Veterans Voices: Mike Bongart

Veterans Voices

TORONTO, Ohio (WTRF) – Call it fate, call it luck, or call it a coincidence. Mike Bongart’s life and military service have been filled with all three. 

It took him two tries to enlist in the Army. At first, he did not pass the physical. So, instead, he took flying lessons to become a pilot.

Eventually, he was able to enlist in January of 1966 and went to Officer Candidate School after basic training, become a helicopter pilot. Bongart was then sent to Vietnam.

I saw a lot of pain and suffering, and I felt some myself.

U.S. Army Veteran Mike Bongart

Bongart was assigned to be an aircraft commander in Vietnam. It wasn’t long after he arrived in the country that he was wounded.

He was flying into a landing zone when his helicopter took fire. He was able to land, and get his crew to safety.

My one door gunner came back and he was helping me get the shoulder straps off and he said to me ‘I can’t believe you’re still alive’ and I said ‘what do you mean?’ he said ‘look at your windshield’ and I looked up and there was about seven bullet holes that just did an arc right above my head.”

U.S. Army Veteran Mike Bongart

Bongart and his team hid in a rice paddy and waited to be evacuated. While there a Vietcong began firing on them and a mortar shard pierced the back of his head and he lost consciousness. 

The best way I can put it, I went into an out of body experience. When I regained consciousness I heard the machine gun fire and I heard this strange voice yelling at me ‘you gotta breathe you gotta breathe sir’.

U.S. Army Veteran Mike Bongart

That voice was Army medic Duane Garver, who refused to give up on Bongart.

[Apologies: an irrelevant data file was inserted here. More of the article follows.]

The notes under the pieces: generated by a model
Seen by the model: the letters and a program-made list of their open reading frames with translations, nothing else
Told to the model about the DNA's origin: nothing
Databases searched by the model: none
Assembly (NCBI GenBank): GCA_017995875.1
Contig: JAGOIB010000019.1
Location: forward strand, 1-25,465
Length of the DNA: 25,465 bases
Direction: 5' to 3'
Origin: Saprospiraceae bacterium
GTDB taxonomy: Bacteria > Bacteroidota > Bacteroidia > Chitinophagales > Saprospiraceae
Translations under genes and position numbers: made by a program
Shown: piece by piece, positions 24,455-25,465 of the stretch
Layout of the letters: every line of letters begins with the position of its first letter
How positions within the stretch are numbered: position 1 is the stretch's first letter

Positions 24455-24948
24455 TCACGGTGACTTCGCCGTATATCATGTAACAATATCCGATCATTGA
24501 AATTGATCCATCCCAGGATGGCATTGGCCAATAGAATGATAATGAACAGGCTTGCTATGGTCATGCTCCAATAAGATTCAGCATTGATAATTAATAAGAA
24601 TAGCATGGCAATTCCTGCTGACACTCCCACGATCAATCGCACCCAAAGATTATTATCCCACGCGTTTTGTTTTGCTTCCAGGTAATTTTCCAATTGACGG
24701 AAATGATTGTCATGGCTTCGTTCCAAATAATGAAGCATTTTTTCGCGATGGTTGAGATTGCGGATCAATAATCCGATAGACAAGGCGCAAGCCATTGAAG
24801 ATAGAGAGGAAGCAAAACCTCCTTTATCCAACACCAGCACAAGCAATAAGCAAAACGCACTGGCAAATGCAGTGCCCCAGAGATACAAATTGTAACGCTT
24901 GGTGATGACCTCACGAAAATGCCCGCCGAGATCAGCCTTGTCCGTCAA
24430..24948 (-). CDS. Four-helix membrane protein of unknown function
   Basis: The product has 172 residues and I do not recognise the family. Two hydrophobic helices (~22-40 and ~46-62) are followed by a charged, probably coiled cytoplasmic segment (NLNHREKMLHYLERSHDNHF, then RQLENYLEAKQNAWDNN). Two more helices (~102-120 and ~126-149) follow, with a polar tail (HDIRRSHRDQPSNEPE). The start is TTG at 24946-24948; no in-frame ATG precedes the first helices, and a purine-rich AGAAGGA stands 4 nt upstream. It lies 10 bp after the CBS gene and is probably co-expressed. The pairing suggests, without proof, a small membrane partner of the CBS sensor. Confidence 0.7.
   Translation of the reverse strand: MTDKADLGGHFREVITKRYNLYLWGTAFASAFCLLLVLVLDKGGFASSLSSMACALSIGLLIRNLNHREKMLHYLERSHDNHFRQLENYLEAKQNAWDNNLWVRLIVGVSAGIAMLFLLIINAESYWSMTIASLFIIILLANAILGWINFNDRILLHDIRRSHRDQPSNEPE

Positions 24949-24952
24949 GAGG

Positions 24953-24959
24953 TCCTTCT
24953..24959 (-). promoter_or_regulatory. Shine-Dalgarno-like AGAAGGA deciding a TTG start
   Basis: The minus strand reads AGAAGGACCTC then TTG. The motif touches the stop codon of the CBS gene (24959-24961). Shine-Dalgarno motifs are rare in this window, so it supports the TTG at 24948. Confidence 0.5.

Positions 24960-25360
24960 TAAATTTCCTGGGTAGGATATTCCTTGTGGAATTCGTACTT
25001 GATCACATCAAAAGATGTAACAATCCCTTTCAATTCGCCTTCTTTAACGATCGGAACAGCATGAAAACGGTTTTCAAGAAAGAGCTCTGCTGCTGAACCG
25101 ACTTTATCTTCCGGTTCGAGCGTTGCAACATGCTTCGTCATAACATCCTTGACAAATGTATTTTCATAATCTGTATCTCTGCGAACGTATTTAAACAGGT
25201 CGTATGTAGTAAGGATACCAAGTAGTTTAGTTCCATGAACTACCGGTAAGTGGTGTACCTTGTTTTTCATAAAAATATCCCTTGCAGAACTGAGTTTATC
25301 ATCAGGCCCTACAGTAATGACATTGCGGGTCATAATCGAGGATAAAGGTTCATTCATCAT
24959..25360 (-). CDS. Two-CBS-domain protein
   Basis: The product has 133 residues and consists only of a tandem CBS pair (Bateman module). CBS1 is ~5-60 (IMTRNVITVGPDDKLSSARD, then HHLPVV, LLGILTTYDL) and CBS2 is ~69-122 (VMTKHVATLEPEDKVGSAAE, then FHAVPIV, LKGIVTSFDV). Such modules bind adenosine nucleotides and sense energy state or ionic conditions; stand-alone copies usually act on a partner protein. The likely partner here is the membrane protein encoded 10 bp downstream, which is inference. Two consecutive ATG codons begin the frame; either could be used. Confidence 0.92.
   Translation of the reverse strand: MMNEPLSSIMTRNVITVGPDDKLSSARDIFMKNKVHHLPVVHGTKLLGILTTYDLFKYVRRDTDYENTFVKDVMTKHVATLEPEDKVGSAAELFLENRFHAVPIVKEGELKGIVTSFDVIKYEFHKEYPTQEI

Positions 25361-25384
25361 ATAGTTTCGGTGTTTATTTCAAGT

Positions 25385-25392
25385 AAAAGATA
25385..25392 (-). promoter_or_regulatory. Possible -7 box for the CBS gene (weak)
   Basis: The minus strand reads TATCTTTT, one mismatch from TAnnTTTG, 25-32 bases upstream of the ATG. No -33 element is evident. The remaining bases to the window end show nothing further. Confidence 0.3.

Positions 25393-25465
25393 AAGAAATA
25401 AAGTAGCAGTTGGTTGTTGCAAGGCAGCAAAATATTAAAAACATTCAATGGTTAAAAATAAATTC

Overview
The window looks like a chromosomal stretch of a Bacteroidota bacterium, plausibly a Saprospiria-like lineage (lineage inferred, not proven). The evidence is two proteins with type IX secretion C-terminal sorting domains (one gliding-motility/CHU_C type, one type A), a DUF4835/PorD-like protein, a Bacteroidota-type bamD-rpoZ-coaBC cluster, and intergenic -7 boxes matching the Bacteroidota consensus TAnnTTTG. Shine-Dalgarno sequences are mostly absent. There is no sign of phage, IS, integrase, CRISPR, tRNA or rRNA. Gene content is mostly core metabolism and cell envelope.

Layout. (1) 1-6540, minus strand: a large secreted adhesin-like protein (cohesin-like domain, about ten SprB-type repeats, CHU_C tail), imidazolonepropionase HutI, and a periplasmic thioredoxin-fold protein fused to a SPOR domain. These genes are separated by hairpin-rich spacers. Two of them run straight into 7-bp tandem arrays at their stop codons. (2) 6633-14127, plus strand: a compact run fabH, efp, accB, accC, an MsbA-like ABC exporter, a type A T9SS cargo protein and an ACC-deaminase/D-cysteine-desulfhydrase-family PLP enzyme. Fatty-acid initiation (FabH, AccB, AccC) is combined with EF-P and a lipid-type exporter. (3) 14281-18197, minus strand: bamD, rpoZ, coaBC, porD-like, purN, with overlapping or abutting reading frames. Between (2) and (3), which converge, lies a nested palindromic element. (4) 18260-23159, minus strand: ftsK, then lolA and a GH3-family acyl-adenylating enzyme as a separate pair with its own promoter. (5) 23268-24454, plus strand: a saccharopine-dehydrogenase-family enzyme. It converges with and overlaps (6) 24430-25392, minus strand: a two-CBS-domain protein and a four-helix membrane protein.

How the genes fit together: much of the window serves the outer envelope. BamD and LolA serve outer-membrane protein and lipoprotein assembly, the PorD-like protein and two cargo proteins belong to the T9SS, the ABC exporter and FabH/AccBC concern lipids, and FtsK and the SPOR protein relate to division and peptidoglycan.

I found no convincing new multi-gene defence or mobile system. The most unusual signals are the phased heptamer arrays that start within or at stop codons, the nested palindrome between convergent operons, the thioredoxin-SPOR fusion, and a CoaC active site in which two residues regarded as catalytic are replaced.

Blowing blood out of the back of my head and they thought I was dead because I stopped breathing. As he was coming to me they kind of let me down and one of them said ‘let him go he’s dead’, but he grabbed me threw me up on the bank. He said it only took about three breaths before I started coming around.

U.S. Army Veteran Mike Bongart

Bongart’s rescue was captured by ABC News cameras, who happened to be flying with that medical crew. 

He was taken to Dong Tam and evacuated by helicopter. Bongart then underwent neurosurgery to remove a piece of his brain that had shrapnel lodged in it.

It took years of recovery before he was able to fly again. While waiting to be cleared for flight status, he stayed active in Savannah, Georgia and went through an instrument training course.

He also reunited with Garver, who saved his life.

Finally, Bongart was sent back to Vietnam and flew direct to combat support.

Second tour was tough because first tour I was invincible and second tour I was vulnerable.

U.S. Army Veteran Mike Bongart

Bongart eventually resigned his commission in February of 1972.

After returning home, he was unable to be a pilot again because of medical records.

Instead, he worked for the PA Public Utilities Commission, owned a photography business and became a minister, which led him to Ohio.

Copyright 2020 Nexstar Inc. All rights reserved. This material may not be published, broadcast, rewritten, or redistributed.


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